Planning a soil fertility program now, saves time and reduces stress load during harvest.

To develop a tailored fall fertility program contact one of ProfitPro Ag’s crop management consultants.


Cover Crops: Creating a Plan for Success

by Bryan Parr, ProfitProAG Consultant

Cover crops have become one of the fastest growing sectors in the seed industry over the past several years, and there are good reasons for this growth. When asked in a recent survey by SARE (Sustainable Agriculture Research & Education) what the most valuable benefits were for using cover crops, the number one benefit listed was: increased overall soil health.

It was followed by:

·   reduced soil compaction

·   controls weeds

·   reduced soil erosion

·   increased soil organic matter

While there are many more benefits to using cover crops, there are challenges as well. In the same survey, farmers were also asked to list the most challenging aspects of using cover crops in their cropping systems.

The top five answers were:

·   no measurable economic return

·   seeding the right species for individual operations

·   time/labor required for planting and managing cover crops

·   cover crop seed cost

·   establishment

Regardless of the many challenges that come with implementing a cropping system that includes cover crops, most farmers indicate that the benefits more than out-weigh the challenges.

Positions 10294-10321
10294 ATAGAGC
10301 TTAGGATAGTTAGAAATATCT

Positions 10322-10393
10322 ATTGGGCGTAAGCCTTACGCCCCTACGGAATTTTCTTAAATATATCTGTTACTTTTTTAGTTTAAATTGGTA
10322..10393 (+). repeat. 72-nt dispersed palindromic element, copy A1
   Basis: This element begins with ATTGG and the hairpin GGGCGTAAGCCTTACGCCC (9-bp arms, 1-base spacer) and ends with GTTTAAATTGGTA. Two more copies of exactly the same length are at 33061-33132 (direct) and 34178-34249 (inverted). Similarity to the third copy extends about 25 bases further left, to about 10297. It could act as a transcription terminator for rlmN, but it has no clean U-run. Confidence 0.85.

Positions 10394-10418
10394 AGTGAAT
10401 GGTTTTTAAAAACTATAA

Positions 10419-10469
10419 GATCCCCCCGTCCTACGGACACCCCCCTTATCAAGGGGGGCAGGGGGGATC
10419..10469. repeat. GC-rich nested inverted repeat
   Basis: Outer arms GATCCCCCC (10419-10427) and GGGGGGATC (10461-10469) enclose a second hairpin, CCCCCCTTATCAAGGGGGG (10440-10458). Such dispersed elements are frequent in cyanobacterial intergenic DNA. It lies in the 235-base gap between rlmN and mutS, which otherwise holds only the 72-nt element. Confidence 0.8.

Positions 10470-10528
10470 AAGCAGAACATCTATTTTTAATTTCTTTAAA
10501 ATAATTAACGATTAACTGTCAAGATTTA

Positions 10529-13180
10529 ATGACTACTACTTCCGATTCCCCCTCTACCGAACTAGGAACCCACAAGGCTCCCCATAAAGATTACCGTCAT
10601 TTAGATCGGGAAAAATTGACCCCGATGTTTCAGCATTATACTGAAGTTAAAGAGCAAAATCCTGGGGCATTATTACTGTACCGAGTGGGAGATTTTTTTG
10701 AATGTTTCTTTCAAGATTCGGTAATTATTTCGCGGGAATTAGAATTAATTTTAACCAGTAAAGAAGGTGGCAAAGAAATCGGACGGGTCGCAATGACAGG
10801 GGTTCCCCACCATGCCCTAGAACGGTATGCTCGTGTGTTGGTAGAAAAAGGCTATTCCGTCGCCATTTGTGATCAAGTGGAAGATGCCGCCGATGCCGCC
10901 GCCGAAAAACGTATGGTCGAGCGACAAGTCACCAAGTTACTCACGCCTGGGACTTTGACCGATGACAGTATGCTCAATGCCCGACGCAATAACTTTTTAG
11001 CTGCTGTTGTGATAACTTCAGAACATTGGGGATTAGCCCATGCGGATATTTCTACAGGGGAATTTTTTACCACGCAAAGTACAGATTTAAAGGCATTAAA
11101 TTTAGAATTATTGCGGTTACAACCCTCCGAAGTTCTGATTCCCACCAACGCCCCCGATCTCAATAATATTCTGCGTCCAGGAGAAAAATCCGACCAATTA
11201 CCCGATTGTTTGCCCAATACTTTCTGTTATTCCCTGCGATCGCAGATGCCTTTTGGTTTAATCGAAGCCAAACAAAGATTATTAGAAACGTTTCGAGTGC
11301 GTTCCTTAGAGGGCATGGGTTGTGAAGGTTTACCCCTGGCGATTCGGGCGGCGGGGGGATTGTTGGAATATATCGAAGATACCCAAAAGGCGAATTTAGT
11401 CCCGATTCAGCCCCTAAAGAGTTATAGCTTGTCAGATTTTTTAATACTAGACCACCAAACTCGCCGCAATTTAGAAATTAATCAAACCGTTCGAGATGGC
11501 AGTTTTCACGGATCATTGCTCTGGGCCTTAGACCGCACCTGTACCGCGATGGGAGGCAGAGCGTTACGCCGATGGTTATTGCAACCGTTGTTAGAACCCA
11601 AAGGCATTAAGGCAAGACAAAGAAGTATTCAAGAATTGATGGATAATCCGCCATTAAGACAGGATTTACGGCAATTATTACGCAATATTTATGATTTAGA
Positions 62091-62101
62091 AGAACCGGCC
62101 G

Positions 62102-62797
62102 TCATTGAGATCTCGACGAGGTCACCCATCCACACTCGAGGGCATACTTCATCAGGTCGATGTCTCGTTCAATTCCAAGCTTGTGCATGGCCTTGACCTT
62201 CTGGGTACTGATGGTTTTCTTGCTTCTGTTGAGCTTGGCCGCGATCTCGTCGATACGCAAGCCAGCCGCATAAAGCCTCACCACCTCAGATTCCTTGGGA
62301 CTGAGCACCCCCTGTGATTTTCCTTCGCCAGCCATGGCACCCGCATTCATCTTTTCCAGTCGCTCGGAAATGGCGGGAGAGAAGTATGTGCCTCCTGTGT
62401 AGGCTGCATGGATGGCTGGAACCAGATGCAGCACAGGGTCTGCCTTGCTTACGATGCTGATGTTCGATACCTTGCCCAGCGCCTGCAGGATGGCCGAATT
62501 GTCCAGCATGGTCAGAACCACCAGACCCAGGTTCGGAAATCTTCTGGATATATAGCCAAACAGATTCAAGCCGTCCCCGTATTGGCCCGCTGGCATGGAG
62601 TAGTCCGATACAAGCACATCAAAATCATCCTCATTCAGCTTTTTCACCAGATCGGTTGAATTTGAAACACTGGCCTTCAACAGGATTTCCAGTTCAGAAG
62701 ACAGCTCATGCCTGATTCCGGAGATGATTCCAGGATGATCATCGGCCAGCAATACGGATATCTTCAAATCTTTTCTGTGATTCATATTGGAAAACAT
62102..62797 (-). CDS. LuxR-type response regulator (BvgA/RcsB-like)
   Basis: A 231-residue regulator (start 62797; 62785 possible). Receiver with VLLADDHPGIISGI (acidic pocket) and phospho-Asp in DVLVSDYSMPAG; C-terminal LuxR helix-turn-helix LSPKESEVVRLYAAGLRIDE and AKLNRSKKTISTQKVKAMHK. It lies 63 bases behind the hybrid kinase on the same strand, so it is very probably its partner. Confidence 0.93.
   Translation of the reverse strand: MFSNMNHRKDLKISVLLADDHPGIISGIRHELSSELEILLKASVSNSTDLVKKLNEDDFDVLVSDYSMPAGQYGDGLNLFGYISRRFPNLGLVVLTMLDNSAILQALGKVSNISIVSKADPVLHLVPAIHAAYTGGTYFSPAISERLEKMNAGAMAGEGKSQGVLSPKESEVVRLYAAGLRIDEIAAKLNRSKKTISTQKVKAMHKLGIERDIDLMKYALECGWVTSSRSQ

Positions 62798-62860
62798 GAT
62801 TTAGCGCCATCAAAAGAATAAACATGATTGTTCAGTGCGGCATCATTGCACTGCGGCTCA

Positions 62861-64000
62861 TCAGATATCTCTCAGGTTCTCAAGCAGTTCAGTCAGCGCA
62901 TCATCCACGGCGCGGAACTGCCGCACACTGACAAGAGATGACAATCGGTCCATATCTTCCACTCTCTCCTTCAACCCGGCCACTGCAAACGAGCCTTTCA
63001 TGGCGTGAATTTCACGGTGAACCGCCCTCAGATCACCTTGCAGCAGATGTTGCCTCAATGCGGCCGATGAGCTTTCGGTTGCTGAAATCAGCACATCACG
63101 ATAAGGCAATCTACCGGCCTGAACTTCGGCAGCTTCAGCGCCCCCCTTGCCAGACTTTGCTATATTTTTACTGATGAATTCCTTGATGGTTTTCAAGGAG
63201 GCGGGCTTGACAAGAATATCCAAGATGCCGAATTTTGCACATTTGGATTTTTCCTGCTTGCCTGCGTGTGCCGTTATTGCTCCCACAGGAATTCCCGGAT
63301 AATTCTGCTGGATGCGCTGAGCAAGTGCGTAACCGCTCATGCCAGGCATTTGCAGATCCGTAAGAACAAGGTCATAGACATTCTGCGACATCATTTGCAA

Knowing the top five most challenging aspects of cover cropping, how can a producer eliminate or reduce these challenges? The following 10 questions can help producers determine the why, where, when and how to include cover crops into their current cropping system.

The questions are listed in the order of importance since it is important to take a systematic approach to selecting the right seed for an individual operation. By doing so, the challenges are reduced and will provide the best opportunity for successfully adding a cover crop in a crop rotation.

1. What is the ultimate goal? Build organic matter, produce nitrogen to reduce fertilizer costs, suppress weeds, etc.? This is the first and most important question that needs to be answered. Without answering this question accurately, a producer risks being unhappy with the results.